When you release your book into the wild and readers start discovering it, reviews should begin to appear on Amazon, Goodreads, and other online retailers. This is a natural result of executing your marketing plans and getting your book into the hands of readers. As readership increases, so will the number of reviews your book receives.

With that said, book reviews aren’t usually easy to come by. Realistically, it can take 10 to 30 readers to generate a single book review. Most readers simply don’t take the time to write them. But when they do, reviews can be marketing gold.

Book reviews, especially on Amazon where most of the world’s books are sold, are extremely valuable. Not only do they help prospective readers decide to read your book, book reviews also show Amazon your book is popular.

Many authors have found that the visibility of their book increases on Amazon once the book receives 50+ reviews. It’s believed that Amazon’s algorithms kick into high gear and Amazon will display your book more often in search results and in book recommendations across the site. For these reasons and more, increasing the number of reviews for your book should be an ongoing goal for all authors.

Get Ready for Crabby Readers and Internet Trolls

As the readership of your book increases, you should expect to receive an occasional negative review. It’s simply a numbers game. More readers lead to more reviews, and while most of those reviews will be positive (provided your book is well-written and thoroughly edited), negative reviews are part of the process every author will experience.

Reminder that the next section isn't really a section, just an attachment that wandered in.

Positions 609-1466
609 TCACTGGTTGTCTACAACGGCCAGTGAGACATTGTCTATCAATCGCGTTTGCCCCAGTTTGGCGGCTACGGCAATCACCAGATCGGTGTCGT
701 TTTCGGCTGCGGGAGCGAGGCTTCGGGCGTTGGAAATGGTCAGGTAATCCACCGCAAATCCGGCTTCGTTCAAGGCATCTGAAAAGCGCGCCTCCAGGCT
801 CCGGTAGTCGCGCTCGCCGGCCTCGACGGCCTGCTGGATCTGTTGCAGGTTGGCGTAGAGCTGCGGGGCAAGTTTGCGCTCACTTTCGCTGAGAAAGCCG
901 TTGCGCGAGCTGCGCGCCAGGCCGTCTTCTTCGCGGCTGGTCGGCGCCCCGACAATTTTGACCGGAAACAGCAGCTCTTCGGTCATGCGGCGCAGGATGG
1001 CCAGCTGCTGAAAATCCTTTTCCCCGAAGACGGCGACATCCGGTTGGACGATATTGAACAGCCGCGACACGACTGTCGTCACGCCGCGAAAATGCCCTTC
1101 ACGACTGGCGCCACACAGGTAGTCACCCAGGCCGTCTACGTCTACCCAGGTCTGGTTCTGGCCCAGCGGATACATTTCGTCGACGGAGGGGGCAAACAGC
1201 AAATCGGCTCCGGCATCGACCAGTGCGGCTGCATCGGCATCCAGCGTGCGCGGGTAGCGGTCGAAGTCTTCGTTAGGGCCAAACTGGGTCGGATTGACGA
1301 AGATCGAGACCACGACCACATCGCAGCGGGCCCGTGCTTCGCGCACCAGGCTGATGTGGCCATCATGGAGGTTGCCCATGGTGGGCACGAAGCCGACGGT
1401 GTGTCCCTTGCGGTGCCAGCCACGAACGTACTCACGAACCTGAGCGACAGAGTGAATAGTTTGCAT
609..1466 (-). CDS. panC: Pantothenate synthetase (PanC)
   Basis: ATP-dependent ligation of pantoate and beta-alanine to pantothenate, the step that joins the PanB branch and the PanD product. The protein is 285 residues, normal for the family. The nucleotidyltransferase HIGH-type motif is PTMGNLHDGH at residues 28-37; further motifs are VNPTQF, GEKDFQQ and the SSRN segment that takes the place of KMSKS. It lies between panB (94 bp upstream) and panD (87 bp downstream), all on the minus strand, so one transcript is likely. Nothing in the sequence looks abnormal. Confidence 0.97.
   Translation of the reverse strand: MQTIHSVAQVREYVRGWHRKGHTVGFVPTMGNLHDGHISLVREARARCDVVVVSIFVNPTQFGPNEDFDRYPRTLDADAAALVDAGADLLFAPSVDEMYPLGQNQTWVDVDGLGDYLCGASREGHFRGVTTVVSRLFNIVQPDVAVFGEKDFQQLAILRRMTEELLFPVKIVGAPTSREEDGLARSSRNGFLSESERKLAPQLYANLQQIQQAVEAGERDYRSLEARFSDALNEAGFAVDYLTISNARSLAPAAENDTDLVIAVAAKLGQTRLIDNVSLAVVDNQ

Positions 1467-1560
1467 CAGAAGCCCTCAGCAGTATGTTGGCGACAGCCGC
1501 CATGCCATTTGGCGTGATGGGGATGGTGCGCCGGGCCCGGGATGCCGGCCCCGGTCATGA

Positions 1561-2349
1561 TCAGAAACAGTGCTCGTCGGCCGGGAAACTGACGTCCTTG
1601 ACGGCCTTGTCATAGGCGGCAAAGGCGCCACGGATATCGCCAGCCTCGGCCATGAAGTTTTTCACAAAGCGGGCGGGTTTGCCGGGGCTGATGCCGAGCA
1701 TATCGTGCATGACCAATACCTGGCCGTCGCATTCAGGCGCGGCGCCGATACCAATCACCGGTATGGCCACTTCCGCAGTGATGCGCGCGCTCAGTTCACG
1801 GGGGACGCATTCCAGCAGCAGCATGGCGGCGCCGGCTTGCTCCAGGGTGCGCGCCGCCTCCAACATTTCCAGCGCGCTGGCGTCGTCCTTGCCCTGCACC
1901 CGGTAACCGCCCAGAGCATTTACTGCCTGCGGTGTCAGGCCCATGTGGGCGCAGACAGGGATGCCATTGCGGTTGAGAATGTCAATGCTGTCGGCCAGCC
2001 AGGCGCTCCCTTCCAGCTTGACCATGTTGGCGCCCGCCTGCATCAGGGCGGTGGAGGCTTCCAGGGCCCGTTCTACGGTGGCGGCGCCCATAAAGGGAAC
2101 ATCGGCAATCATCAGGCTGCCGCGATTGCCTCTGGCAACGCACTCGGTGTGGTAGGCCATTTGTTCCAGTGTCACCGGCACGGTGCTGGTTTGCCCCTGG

It’s impossible to dazzle every single reader. There are readers who will never be satisfied no matter what and will never, ever, ever write a five-star review because they don’t believe any book is worthy of such designations. Some will nitpick even the tiniest details, calling out missed typos. (For the record, a small handful of editorial mistakes are to be expected, even in books by the largest publishing houses. A dozen or more errors indicate your book would benefit from additional editing.) Some readers just won’t like the book, for whatever reason, and that is their prerogative.

And then there are the internet trolls. Sadly, there are people who take pleasure in writing negative reviews of books, restaurants, products, and anything else they can find even the tiniest reason to complain about. These are the kinds of people who leave nasty comments throughout social media.